As millions join tributes to the fallen of conflicts around the world, Natalie Grice looks at how remembrance of lost loved ones is changing to reflect the modern digital world.
He was born on 25 July 1984 and became a dedicated serviceman who was so proud to be able to serve his Queen and country.
"He was a great father, husband, son, nephew, grandson and the best cousin ever. He is deeply missed by all his friends and family."
This memorial to a lost soldier is, while sad for those involved, nothing out of the ordinary, one might think. The sort of thing to be seen in a newspaper report, or heard in a funeral service, from the end of World War I to the present day.
What makes this particular tribute unique to the modern age, however, is that it appears on a public internet memorial website, dedicated to helping people create a sort of headstone in cyberspace to their dearly departed loved ones.
Tribute pages on sites like Facebook are becoming the norm, especially in cases where young people die suddenly. With so many people having an online life, it seems appropriate that they are given a form of online funeral when they die.
Three years short of the 100th anniversary of the start of World War I, inevitably the forms of remembering are changing.
Twitter members can add a poppy using Twibbon and other sites to their user picture to show their remembrance of war deaths old and new.
Outside the cyber world, memorials are far more spontaneous and less formal than in times past.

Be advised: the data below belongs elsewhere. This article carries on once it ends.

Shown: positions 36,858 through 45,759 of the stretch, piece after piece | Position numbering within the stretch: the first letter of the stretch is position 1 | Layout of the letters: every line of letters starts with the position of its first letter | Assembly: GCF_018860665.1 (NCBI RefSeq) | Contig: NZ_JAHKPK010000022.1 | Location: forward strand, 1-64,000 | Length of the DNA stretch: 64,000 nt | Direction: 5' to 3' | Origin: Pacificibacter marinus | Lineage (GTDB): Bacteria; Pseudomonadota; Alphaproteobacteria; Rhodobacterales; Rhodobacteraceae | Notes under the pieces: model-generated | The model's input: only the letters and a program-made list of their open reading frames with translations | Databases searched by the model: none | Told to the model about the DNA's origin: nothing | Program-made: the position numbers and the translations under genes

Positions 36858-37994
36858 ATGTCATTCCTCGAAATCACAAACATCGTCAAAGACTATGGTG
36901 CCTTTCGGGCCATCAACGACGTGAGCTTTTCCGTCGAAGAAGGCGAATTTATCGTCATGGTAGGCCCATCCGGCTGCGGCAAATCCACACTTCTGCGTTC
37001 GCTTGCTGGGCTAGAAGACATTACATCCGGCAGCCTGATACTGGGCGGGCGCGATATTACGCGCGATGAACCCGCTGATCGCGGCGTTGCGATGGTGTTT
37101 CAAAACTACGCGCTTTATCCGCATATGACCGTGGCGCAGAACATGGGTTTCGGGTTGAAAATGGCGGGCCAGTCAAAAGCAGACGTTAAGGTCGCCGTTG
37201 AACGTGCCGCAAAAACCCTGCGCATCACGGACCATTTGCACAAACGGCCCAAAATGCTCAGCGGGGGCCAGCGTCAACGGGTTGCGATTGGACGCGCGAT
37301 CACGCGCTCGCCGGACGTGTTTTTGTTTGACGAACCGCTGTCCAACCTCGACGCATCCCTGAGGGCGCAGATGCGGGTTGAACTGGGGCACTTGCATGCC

We are all used to roadside tributes to the victims of car and bike accidents. Flowers, teddies, scarves and photos pile up at significant sites, within hours sometimes of tragic deaths occurring.
A passer-by recently noted two full pints of beer left on a cenotaph in Pencoed, near Bridgend, bearing a memorial to Welsh soldiers who died in Afghanistan.
The parents of Pte Richard Hunt, the 200th soldier to die in Afghanistan, went to great lengths to create a memorial for their son. One of the more unusual ways was to name a variety of daffodil for him, the Welsh Warrior.
His mother Hazel Hunt, from Abergavenny, Monmouthshire, runs the Richard Hunt Foundation, raising money to set up a rehabilitation centre for injured military personnel.
She said they chose the daffodil to reflect Richard's pride in being Welsh, but also to have something tangible and living which could help connect people to the soldiers currently serving.
"Especially with young people, they think of wars as the first and second world wars, because there is so much done about them," she said. "They think it's old and dead and gone."
Bethan Herbert works on the Royal British Legion's online presence, and says the use of virtual poppies has grown since they were introduced two years ago, as has the Legion's virtual life.
"We have Facebook and Twitter accounts that are active all year. We have two specific digital campaigns this year," she said.
"One is Shoulder to Shoulder, where people can upload a picture of themselves wearing a poppy to show their support.
"The other is Silence in the Square which runs in Trafalgar Square from 10am to 11am on Remembrance Sunday. This year it is being webcast so people can watch online if they can't come."
Ms Herbert said in her experience the online poppy campaign seems to reinforce the main one rather than detracting from it, as some people have suggested to them.
"A lot of people say, 'why are you doing it? You don't get any money out of it,' but it's about awareness as much as anything else.
"It's something that people do online and also then in real life."